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Six versions of the first public mentions in English of the Bábís, from November 1845.

First newspaper story of the events of the Bábí Faith

compiled by Steven Kolins
date of original: 1845-11


The events reported on in the following six newspaper accounts are referred to in Nabil's The Dawn-Breakers around page 143: "Quddús, with feelings of unshakable determination to carry out the expressed wishes of his Master, set out from Búshihr..." (see These events were reported and then echoed a number of times. See "Persia - or - Mahometan Schism" [] for further details. The samples presented here (see below) are in order of publication, from left to right, as follows:
  1. "Persia", The Times (London), Nov 1, 1845, p. 5, 6th col, online at
  2. (page may be slow to load)
  3. "Persia", Bradford Observer (London), Nov 6, p. 7
  4. "Mahometan Schism", Literary Gazette and Journal of the Belles, Letters, Arts, Sciences, etc., Nov. 15, p. 13, (left column, middle)
  5. "Mahometan Schism", Patriot (London), Nov 20, 1845, p. 7 (one example of an echo)
  6. (untitled) London Nonconformist, Nov 26, 1845, p. 11 (one example of an abridged echo)
  7. "A Modern Mahomet", Boon's Lick Times, (USA) April 4, 1846, p. 1, online at (note that it references the New York Mirror, an instance so far not found)


The first text (see below) reads:

We have been favored with the following letter, dated Bushire, August 10:

A Persian merchant, who has lately returned from a pilgrimage to Mecca, had been for some time endeavoring here to prove that he was one of the successors of Mahomet, and there had a right to demand of all true Mussulmans to mention him as such in their profession of faith; he had already collected a good number of followers, who secretly aided him in forwarding his views. On the evening of the 23d of June last, I have been informed from a creditable source, four persons being heard at Shiraz repeating their profession of faith according to the form prescribed by the new impostor were apprehended, tried, and found guilty of unpardonable blasphemy. They were sentence to lose their beards by fire being set to them. The sentence was put into execution with all the zeal and fanaticism becoming a true believer in Mahomet. Not deeming the loss of beards a sufficient punishment for the believers in the impostor, they were further sentenced on the next day to have their faces blacked and exposed throughout the city. Each of them was led by a Mirgazah (executioner), who had made a hole in his nose and passed through it a string, which he sometimes pulled with such violence that the unfortunate fellows cried out alternatively for mercy from the executioner and for vengeance from Heaven. It is custom in Persia on such occasions for the executioners to collect in Persia on such occasions for the executioners to collect money from the spectators, and particularly from the shopkeepers in the bazaar. In the evening, when the pockets of the executioners were well filled with money, they led the unfortunate fellows to the city gage, and there told them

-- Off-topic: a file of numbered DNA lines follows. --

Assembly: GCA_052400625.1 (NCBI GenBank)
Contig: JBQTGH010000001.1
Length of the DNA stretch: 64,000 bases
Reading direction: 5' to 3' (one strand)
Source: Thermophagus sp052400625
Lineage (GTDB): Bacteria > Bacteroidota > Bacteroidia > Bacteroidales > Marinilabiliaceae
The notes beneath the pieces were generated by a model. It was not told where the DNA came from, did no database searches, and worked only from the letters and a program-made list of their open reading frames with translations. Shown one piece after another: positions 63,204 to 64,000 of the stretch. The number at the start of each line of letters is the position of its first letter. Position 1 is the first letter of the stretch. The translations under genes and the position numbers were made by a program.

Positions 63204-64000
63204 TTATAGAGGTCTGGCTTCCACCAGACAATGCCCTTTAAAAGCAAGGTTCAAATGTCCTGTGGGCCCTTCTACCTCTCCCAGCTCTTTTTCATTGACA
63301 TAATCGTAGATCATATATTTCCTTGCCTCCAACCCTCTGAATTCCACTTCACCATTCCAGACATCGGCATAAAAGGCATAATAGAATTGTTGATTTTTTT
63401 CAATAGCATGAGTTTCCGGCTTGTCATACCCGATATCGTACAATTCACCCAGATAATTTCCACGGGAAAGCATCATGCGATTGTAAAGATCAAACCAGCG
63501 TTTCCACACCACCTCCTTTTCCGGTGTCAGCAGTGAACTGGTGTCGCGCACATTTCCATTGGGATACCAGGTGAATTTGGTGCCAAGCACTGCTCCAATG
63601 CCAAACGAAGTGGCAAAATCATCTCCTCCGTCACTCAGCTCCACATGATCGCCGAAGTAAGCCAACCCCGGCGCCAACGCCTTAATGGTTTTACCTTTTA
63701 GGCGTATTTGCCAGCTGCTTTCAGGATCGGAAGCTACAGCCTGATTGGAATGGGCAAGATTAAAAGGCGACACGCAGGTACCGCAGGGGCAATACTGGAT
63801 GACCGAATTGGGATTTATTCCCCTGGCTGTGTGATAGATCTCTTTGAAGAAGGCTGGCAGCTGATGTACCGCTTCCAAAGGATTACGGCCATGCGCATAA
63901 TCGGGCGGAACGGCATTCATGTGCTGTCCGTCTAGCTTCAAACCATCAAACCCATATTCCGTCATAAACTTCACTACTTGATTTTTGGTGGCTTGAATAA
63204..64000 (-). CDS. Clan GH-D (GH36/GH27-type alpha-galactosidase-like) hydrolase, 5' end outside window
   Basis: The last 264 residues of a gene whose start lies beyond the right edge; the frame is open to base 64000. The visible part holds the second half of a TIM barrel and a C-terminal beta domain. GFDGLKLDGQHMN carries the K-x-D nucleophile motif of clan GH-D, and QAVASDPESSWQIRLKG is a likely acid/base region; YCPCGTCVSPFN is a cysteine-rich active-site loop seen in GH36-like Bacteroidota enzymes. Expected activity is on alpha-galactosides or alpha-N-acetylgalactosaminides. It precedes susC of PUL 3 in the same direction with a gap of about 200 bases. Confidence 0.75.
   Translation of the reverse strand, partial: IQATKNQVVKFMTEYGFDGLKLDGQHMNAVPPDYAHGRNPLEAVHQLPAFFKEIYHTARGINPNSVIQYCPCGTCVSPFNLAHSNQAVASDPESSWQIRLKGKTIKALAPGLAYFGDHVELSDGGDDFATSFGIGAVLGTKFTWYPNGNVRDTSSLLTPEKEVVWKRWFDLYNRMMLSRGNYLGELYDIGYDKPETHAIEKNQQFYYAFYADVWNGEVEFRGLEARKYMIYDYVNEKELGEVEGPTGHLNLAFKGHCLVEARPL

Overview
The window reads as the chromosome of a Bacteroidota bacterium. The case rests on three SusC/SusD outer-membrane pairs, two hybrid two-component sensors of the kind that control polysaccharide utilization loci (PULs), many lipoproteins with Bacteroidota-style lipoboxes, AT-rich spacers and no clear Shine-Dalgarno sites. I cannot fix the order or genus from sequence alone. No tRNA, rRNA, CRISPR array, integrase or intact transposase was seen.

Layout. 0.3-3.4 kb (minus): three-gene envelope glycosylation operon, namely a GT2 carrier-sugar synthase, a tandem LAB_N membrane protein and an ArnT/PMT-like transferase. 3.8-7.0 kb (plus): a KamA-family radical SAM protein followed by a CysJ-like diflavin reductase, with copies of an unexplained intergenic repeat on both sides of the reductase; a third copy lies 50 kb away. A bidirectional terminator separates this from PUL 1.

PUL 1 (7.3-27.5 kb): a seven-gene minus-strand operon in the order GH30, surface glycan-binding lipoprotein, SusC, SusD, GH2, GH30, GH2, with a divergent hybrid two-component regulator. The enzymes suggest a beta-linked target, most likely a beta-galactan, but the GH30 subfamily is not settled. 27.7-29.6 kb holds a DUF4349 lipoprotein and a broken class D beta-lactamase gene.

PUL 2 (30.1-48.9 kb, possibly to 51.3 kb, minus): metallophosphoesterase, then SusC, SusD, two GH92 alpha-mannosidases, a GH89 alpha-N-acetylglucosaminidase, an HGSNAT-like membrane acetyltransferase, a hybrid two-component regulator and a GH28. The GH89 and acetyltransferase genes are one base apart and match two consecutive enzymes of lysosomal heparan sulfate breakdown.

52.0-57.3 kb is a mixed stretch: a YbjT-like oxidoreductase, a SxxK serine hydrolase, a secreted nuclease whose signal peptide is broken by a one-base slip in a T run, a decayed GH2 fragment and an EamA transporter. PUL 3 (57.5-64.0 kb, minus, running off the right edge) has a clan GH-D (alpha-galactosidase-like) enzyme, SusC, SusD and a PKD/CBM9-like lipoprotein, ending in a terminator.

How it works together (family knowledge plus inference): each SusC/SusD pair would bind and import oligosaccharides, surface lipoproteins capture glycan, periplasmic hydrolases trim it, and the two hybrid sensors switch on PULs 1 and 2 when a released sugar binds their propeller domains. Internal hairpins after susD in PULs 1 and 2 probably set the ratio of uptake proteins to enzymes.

"The world was all before them where to choose
Their place of rest, and Providence their guide."

After which the Mollahs at Shiraz sent men to Bushire with power to seize the impostor, and take him to Shriaz, where, on being tried, he very wisely denied the charge of apostasy laid against him, and this escaped from punishment.

The newspaper story continued to be echoed into Australia and New Zealand at least.

History of scholarship on

It took some time for the newspaper record to be identified by Bahá'ís. The first published awareness of this series of historical references by Bahá'ís was identified by H. M. Balyuzi when he published the biography, The Báb: The Herald of the Day of Days in 1973. This mention was of the Jan/Feb issue of The Eclectic Magazine of Foreign Literature, Science, and Art, p. 142 bottom left column (online here; discovery was credited to Mr. Barry Watson,) subsequently leading to the discovery of the Nov. 19th articles as published by Mr. Balyuzi, see pages 76–77 (hard back edition, 1973) of The Báb: The Herald of the Day of Days. Subsequently earlier and later echoes have been identified. The earliest of the series has been identified by Robert Cadwalader as the Nov 1 Times article "Persia", herein included, in his 1976 article in World Order: "Persia": An Early Mention of the Báb (Winter 1976-77, pp. 30-34.) In 1981 Moojan Momen included more references and far more material generally in The Bábí and Bahá'í religions 1844-1944: some contemporary western accounts, isbn=978-0-85398-102-2, pages 4 and 69–70. In 2013 I [Steven Kolins] identified the second mention in Bradford Observer (London), Nov 6 , p. 7 which adds the line "Among the recent arrivals from India we find a letter dated Bushire, August 10th, from which we make the following curious extract..." Dozens of echoes have been identified across many newspapers in the United Kingdom, the United States, Australia and New Zealand. See "Persia - or - Mahometan Schism",, for further details.

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"Persia", The Times (London), Nov 1, 1845, p. 5 "Persia", Bradford Observer (London), Nov 6, p. 7 "Mahometan Schism", Literary Gazette and Journal of the Belles, Letters, Arts, Sciences Nov. 15, p. 13 "Mahometan Schism", Patriot (London), Nov 20, 1845, p. 7 (untitled) London Nonconformist, Nov 26, 1845, p. 11 "A Modern Mahomet", Boon's Lick Times, (USA) April 4, 1846, p. 1
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